Fact or Fiction: Do Members of Congress Get Free Health Care?
Fiction: No. Members of Congress participate in the same health insurance system that all federal employees use. It consists of several private insurance companies competing to be federal employees’ insurance provider. Members of Congress pay part of the premium each month, which varies based on which plan is chosen.
Here’s National Public Radio’s Julie Rovner in an interview on the program All Things Considered explaining Congress’ health insurance in more detail:
“Members of Congress have basically choice of the same plans that the other nine million federal workers have. This year , they can choose from 16 different plans. The most popular by far, I assume among members of Congress but certainly among federal workers in Washington, D.C., is the Blue Cross Blue Shield standard option plan. This year, the premiums are $1,120.47 a month for a family. Of that, the government pays $763.88 and the member of Congress would pay $356.59 a month.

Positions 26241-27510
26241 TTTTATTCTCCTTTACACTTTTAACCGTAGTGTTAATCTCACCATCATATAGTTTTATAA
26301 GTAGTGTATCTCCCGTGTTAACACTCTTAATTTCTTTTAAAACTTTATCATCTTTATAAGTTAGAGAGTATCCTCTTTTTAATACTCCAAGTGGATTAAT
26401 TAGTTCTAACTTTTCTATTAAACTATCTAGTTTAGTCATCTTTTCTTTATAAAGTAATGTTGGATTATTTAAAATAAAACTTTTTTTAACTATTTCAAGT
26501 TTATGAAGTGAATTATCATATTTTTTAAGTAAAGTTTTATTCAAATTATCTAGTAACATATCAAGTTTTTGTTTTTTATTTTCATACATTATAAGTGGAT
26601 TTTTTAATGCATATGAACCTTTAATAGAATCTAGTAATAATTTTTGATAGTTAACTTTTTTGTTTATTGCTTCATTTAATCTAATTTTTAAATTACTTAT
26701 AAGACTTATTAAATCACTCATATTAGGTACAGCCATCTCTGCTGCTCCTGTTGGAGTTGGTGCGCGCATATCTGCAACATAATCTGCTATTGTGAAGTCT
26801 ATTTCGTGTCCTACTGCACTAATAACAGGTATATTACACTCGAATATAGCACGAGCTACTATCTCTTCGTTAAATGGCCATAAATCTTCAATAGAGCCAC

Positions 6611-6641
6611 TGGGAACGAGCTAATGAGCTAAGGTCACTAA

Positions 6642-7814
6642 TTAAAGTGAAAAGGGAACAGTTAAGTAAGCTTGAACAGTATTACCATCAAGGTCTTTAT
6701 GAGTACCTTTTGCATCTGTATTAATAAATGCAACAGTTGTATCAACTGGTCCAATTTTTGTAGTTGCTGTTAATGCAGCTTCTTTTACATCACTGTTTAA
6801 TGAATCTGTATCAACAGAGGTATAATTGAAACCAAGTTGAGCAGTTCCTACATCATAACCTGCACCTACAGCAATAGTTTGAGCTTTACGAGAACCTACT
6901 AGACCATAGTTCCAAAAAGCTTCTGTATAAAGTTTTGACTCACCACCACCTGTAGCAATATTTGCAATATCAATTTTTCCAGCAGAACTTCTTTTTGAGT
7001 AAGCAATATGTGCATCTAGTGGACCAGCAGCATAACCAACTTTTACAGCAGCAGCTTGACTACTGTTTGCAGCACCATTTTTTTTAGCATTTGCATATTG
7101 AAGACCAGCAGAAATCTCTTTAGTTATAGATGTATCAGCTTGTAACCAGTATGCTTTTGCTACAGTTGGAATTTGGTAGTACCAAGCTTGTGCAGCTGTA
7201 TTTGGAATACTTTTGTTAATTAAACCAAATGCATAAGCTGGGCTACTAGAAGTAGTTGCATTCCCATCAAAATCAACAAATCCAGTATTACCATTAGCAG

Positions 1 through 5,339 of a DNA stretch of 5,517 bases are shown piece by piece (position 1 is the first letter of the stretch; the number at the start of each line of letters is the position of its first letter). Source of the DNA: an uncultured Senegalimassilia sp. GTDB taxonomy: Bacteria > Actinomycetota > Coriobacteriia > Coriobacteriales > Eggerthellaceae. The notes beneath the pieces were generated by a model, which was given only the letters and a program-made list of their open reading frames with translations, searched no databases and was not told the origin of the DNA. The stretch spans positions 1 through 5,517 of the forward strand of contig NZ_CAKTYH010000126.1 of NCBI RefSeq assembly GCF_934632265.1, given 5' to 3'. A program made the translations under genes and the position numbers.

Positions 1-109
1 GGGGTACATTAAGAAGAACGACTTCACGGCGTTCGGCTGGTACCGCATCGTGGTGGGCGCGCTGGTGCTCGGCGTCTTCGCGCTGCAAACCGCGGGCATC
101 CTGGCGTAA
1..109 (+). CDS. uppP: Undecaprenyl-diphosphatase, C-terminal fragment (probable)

“Actually, I should add that members of Congress also have access to the attending physician of Congress, that's a doctor who is there in the Capitol. They pay a couple of hundred dollars a year and have access to some preventive care. They get their flu shots there. And if there's an emergency, they tend to go to the doctor there on the Capitol for some of their preventive stuff. But their families do have to use their regular private health insurance.”